NB Politicus

Under the Cover of Covid: Four Democratic Councillors Excluded From July Meeting

Posted in City Charter, city government, City Hall, city politics and government, Public Health by nbpoliticus on July 11, 2020

Mayor Pulls Plug On Remote Access For Common Council Members

By John McNamara

Four Democratic City Councillors, expecting teleconference access because of the state-mandated COVID 19 social distancing order for public meetings, were shut out of participating and voting at the July 8th Common Council meeting.

At Large Alderman Richard Reyes, Ward 2 Alderperson Colin Osborn and Ward 3’s Aram Ayalon and Iris Sanchez were muted for this month’s only Common Council meeting. The remote system used for council debate and voting was turned off.

Three other Democrats, Manny Sanchez, Chris Anderson and Francisco Santiago, were present along with the eight members of the Republican caucus. Councillors meet in a semi-circle in close proximity to one another in the Council chambers. Holding remote meetings with call in public participation has been the routine during the pandemic.

Close to 40 residents spoke via telephone about a civilian review board and the Christopher Columbus statue amid the waves of protest and concern over police violence and racism since the killing of George Floyd in Minneapolis.

COVID protocols were in force for public participation in accordance with Governor Lamont’s Executive Order on holding public meetings remotely and avoiding person to person contact.

“I was told that the Mayor expected the council members to be present,” Iris Sanchez said in a Facebook post. “I did it remotely and the whole time I and some of my colleagues were muted the whole meeting.”

While public participation took up over an hour, the regular meeting took less than 15 minutes. On the roll call Town and City Clerk Mark Bernacki hesitated but appeared to record Ayalon present when he heard Ayalon’s voice over the public participation line. Iris Sanchez, Osborn and Reyes were counted as absent. Ayalon is responding with a Freedom of Information complaint that his own open meeting rights may have been violated.

It may be that the failure to let four Democrats in on the July 8th Council meeting was just a mix up. But that seems unlikely. Mayor Stewart’s reopening of the Council Chambers without a recourse to participating remotely fits a pattern of minimal, nonchalant responses to the pandemic at City Hall.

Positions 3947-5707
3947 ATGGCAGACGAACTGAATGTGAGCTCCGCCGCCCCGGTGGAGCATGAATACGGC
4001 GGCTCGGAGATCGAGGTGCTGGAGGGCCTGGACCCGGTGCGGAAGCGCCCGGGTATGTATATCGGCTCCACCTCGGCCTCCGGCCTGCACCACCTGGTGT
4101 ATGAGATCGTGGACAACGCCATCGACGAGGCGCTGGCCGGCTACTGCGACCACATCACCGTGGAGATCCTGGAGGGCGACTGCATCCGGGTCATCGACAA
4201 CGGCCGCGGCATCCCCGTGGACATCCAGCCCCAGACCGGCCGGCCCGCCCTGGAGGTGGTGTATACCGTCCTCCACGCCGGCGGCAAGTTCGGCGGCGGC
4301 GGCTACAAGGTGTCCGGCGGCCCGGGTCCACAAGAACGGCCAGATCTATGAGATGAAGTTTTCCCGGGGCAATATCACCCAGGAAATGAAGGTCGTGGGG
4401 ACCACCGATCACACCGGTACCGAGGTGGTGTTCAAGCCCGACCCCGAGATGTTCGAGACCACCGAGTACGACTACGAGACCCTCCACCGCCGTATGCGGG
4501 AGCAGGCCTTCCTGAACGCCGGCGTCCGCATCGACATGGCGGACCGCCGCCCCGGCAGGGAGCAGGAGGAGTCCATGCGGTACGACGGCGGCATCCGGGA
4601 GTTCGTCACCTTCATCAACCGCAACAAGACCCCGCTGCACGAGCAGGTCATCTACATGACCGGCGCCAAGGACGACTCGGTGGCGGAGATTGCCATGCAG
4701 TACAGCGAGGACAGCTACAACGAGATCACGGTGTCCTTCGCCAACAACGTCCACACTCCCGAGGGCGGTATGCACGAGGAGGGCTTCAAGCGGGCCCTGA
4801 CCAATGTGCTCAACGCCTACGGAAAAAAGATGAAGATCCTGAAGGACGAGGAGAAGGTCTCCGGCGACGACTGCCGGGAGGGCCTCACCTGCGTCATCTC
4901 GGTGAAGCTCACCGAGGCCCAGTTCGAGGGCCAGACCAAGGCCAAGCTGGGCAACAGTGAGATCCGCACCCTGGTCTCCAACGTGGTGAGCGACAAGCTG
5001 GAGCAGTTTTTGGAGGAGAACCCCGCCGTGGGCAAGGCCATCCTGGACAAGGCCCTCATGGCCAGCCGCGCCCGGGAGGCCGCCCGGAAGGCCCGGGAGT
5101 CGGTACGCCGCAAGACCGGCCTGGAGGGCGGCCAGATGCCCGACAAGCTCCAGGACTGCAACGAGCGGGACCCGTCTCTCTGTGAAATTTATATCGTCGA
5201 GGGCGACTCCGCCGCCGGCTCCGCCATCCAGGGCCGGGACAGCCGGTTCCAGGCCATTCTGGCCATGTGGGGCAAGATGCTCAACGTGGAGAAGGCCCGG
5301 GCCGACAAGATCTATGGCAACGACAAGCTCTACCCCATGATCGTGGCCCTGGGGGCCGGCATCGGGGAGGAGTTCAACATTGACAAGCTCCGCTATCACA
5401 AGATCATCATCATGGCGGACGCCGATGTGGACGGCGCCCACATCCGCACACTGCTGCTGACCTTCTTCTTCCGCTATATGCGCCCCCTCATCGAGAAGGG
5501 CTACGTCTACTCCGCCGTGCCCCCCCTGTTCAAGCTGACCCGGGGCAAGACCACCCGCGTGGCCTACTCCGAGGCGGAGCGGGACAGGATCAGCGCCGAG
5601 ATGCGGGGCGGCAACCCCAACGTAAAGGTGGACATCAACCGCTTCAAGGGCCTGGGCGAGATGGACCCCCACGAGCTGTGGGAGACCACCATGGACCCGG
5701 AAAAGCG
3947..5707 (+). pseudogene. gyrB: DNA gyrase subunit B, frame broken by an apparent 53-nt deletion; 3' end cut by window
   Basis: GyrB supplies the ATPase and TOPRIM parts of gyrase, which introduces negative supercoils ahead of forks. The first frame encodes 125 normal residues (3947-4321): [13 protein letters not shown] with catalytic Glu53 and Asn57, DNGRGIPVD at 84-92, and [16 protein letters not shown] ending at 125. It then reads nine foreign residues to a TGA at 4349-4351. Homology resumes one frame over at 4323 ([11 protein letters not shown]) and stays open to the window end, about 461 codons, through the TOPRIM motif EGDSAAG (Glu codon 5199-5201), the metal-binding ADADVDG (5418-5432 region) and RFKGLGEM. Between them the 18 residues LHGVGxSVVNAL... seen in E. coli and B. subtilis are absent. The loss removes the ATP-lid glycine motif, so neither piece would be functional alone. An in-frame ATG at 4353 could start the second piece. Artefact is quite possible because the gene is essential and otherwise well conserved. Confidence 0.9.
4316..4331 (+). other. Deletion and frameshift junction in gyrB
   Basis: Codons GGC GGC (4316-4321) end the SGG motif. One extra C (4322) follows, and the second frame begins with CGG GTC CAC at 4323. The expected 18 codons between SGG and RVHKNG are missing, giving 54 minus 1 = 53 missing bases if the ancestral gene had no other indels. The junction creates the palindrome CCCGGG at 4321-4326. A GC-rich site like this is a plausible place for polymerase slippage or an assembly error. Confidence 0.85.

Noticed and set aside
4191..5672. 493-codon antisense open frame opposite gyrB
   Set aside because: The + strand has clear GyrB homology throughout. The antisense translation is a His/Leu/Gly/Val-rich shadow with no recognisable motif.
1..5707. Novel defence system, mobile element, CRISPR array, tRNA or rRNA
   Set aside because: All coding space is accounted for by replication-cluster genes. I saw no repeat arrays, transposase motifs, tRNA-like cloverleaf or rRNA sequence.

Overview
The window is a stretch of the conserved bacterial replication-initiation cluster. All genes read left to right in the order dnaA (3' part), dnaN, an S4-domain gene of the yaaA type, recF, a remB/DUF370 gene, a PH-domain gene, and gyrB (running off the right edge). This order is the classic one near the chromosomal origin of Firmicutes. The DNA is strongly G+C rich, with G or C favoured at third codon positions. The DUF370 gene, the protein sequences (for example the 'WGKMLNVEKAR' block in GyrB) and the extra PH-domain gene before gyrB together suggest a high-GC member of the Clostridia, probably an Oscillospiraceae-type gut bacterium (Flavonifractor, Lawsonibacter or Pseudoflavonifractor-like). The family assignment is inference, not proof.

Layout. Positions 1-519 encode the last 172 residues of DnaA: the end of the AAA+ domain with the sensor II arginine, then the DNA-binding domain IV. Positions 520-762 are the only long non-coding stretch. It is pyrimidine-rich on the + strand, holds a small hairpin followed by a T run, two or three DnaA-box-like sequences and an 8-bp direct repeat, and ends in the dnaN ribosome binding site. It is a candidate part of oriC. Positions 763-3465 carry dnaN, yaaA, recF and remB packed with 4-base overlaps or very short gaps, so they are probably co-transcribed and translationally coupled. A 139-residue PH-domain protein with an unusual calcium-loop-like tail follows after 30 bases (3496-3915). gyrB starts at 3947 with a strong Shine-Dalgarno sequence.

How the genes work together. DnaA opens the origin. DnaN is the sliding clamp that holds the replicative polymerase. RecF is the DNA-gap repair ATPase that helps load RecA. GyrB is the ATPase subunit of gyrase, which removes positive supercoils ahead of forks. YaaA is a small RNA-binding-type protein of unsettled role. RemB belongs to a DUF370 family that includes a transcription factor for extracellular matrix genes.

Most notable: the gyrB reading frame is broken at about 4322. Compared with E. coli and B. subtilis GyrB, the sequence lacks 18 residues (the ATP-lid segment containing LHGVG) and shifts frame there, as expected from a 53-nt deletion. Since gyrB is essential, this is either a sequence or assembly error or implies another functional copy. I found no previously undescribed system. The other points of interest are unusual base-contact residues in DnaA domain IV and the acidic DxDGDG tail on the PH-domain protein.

Using her eight to seven majority, Stewart derailed Council discussion on dealing with the pandemic aside from her “proactive steps” that included a 10 p.m. curfew and the closing of municipal facilities. A resolution calling for the city to consider a work from home policy for non-essential city employees was hastily rejected on a party line vote at the April 8th Common Council meeting one day after Stewart closed City Hall to the public.

Stewart and her obedient eight-member caucus squelched any talk of looking into a work from home option, a policy that 60 percent of municipalities are allowing across the nation in the interest of continuing city operations without interruption and ensuring the safety of the work force.

The GOP caucus pushed through its own resolution without any questions falling in line with whatever the administration wanted to do. Amid criticism that the Council was doing its business remotely but requiring city workers to show up, GOP caucus members claimed Council Democrats were attempting to usurp the powers of the Mayor, ignoring completely what the City Charter mandates about legislative powers.

“City employees do not have the capability to work from home,” Stewart told the New Britain Herald on March 24th. “I’m not sure how you would fill a pothole working from home or how you could obtain a copy of a birth certificate or file a death certificate, working from home. Employees who are worried about their health have every opportunity to use their accrued time and stay home.”

Telling employees willing to work but with health concerns to take their sick or vacation time would seem to open up the Mayor to a labor law violation. Her management indifference, however, drew no response from local AFSCME or other municipal union presidents who enjoy cozy ties to the Mayor. The rank and file be damned.

Thankfully the spread of coronavirus has considerably ebbed across the state because of strong and continuous public health measures. But it’s not over. That is especially true in municipalities where rates of infection are higher. 

The prudent thing to do on July 8th was to give all elected Common Council members the remote option and follow the Governor’s executive order “to permit a public agency to meet and take action without permitting in-person, public access to such meeting, and to hold such meetings or proceedings remotely by conference call, video conferencing or other technology.”